In the last section, we saw that a dimmer switch rapidly turns a light circuit on and off to reduce the energy flowing to a light switch. The central element in this switching circuit is a triode alternating current switch, or triac.
A triac is a small semiconductor device, similar to a diode or transistor. Like a transistor, a triac is made up of different layers of semiconductor material. This includes N-type material, which has many free electrons, and P-type material, which has many "holes" where free electrons can go. For an explanation of these materials, check out How Semiconductors Work. And, for a demonstration of how these materials work in a simple transistor, see How Amplifiers Work.
Here's how the N-type and P-type material is arranged in a triac.
You can see that the triac has two terminals, which are wired into two ends of the circuit. There is always a voltage difference between the two terminals, but it changes with the fluctuation of the alternating current. That is, when current moves one way, the top terminal is positively charged while the bottom terminal is negatively charged, and when the current moves the other way the top terminal is negatively charged while the bottom terminal is positively charged.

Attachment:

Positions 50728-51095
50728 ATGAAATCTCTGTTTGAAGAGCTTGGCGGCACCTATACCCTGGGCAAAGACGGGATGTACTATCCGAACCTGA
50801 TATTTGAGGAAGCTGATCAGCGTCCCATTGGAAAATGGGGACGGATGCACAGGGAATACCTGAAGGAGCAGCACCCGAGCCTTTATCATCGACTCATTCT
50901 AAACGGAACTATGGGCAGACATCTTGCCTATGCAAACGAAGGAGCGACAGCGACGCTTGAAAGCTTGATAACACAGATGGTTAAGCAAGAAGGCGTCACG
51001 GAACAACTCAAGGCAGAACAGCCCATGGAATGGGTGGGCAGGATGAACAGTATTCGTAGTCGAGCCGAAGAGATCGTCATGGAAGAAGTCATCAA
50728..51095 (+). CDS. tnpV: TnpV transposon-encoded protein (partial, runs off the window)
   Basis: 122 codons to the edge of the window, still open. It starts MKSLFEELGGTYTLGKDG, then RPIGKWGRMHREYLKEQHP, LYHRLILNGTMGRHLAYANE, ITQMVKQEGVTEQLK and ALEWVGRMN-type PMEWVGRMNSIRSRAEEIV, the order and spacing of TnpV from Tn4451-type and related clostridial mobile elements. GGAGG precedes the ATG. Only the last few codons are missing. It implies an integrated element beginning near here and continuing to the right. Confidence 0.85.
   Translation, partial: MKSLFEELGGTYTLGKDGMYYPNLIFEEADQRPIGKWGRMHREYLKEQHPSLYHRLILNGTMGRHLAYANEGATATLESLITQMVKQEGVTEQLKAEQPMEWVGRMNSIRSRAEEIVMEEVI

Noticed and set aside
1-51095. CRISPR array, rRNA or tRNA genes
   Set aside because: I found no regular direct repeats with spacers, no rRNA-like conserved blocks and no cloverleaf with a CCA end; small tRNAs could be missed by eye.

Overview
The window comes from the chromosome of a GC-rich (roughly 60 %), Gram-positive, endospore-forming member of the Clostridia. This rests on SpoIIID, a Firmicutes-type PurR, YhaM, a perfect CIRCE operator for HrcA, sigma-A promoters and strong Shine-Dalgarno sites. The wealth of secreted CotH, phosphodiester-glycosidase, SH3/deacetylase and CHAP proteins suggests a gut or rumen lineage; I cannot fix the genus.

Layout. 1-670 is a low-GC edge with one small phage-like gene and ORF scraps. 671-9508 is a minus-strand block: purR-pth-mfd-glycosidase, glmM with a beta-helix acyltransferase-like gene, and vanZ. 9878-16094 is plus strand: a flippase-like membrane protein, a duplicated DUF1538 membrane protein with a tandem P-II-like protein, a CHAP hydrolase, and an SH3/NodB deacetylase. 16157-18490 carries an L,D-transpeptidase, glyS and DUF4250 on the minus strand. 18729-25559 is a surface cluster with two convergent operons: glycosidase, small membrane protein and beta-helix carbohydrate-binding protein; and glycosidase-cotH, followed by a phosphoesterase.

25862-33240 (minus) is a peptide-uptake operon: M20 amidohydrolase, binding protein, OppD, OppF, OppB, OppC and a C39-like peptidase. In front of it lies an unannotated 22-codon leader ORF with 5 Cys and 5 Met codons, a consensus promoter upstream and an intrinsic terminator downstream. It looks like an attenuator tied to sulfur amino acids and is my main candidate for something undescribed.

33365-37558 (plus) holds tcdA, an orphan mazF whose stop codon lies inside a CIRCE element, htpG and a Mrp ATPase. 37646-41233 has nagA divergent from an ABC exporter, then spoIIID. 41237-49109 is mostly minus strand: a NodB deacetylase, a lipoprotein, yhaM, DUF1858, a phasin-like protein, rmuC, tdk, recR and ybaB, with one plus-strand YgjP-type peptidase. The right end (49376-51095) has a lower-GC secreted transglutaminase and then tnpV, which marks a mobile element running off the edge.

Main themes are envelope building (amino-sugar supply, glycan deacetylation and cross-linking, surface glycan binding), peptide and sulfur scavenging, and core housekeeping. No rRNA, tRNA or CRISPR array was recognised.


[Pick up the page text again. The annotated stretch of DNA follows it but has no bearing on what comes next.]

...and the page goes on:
The gate is also wired into the circuit, by way of a variable resistor. This variable resistor works the same basic way as the variable resistor in the old dimmer switch design, but it doesn't waste nearly as much energy generating heat. You can see how the variable resistor fits into the circuit in the diagram below.
So what's going here? In a nutshell:
- The triac acts as a voltage-driven switch.
- The voltage on the gate controls the switching action.
- The variable resistor controls the voltage on the gate.
In the next section, we'll look at this process in greater detail.